It’s time for both sides to start imagining what they fear most: What if government did nothing?
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Elected officials, who neither respect the Constitution nor understand its basic tenets, should be expelled from Washington and sent home to live under the conditions and mandates they have created.
The financial system our federal government created in 1913 and thereafter maintained has created nothing but iron chains around the hands, feet and necks of the states of America.
If government would stick only to what it was authorized to do, and leave the rest to the people, most of our economic problems would resolve themselves.
Writes Ron Paul: “Simply legalizing the Constitution should be a no-brainer to anyone who took an oath of office. Consequently, private mints should be allowed to mint gold and silver coins.”
This claim that the Fed should have â€œindependenceâ€ is a canard. They very much enjoy their comfortable pattern of bailing out friends and devaluing the currency with no oversight and no accountability.
It is no exaggeration, no stretch of the imagination, no revisionist or wild-eyed conspiracy theory to state that the Constitution of the United States of America came into being, more than any other reason, to crush a welfare program, to stop the poor from ganging up on the rich and, endowed with the power of democracy, stealing their money.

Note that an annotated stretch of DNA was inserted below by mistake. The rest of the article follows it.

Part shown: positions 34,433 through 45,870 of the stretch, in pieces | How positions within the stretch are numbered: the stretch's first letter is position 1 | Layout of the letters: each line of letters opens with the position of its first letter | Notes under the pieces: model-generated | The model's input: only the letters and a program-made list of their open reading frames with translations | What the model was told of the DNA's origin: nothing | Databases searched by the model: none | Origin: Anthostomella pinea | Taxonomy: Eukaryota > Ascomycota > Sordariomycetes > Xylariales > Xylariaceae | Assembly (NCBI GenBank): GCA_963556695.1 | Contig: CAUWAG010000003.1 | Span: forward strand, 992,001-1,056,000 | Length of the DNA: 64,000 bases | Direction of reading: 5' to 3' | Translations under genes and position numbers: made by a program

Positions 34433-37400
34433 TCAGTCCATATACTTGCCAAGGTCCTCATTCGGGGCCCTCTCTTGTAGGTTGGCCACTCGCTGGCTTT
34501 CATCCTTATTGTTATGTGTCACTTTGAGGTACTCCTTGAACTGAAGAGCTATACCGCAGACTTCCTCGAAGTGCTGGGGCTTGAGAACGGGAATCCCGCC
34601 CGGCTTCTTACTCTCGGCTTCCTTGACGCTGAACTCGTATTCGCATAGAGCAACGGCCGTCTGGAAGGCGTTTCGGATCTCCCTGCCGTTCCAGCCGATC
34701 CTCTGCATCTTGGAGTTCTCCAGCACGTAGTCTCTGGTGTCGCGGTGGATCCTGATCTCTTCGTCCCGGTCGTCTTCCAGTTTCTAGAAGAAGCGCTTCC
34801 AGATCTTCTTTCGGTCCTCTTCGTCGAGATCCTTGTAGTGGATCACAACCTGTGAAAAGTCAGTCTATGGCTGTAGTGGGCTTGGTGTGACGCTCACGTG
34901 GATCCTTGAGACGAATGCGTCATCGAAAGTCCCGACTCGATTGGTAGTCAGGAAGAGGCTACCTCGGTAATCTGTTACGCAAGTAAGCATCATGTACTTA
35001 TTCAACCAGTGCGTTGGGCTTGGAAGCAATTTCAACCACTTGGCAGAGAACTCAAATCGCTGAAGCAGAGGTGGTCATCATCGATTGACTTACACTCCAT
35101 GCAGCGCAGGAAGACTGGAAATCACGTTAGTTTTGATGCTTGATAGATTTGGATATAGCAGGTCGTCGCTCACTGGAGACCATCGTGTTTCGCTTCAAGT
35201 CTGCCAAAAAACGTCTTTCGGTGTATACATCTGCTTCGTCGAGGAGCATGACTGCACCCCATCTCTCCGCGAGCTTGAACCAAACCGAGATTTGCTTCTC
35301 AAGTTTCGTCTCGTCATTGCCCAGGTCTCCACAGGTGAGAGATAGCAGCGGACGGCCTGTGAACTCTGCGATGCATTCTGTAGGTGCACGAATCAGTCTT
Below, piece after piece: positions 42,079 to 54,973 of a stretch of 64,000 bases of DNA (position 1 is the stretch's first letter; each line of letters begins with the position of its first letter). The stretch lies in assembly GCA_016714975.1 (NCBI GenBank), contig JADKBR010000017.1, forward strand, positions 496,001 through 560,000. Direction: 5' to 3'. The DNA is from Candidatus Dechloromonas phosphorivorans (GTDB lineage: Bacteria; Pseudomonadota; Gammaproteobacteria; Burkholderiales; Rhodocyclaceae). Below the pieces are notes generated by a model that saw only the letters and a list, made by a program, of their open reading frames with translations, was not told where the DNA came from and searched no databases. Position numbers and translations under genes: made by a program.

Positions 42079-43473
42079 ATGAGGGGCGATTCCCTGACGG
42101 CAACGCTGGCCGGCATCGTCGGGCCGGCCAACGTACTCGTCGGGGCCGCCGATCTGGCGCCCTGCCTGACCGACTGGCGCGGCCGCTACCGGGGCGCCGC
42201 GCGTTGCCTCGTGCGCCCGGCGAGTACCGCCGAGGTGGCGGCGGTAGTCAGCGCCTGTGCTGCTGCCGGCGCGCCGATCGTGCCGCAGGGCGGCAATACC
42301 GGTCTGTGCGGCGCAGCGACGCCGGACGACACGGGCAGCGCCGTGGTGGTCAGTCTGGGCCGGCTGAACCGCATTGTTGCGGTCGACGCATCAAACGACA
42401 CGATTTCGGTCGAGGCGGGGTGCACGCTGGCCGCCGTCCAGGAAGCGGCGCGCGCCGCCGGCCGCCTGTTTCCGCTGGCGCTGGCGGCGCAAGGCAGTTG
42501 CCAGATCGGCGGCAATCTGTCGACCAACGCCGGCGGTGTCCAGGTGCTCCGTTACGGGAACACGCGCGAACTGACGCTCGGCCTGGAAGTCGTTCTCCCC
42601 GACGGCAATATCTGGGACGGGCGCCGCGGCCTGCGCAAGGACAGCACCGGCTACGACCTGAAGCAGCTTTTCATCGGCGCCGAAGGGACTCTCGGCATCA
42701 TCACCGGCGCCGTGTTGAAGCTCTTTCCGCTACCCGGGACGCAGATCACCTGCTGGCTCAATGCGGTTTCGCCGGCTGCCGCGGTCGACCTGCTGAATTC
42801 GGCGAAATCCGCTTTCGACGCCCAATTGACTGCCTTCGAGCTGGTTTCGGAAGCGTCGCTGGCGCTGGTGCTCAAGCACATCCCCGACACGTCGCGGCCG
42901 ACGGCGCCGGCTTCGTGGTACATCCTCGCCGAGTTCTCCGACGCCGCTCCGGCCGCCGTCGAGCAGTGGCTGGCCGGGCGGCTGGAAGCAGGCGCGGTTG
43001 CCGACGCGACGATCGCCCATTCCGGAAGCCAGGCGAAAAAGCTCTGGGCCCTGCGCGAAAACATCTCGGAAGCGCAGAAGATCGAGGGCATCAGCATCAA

In the end, it only took the money changers and the power brokers 81 years to undue the actions of Andrew Jackson and get their way again, by convincing the U. S. Congress and President Wilson that we needed another central bank, euphemistically called the Federal Reserve, which isn’t federal and it doesn’t have any reserves.
Writes Ron Paul: “Congress created the Federal Reserve, yet it had no constitutional authority to do so.”
From a look at the definition, “permanent” is an antonym of “temporary;” that is exactly what has become of other “temporary” tax increases throughout history.
In 1819 U.S. Supreme Court decision “McCullough v. Maryland,” Chief Justice John Marshall wrote, “An unlimited power to tax involves, necessarily, a power to destroy; because there is a limit beyond which no institution and no property can bear taxation.”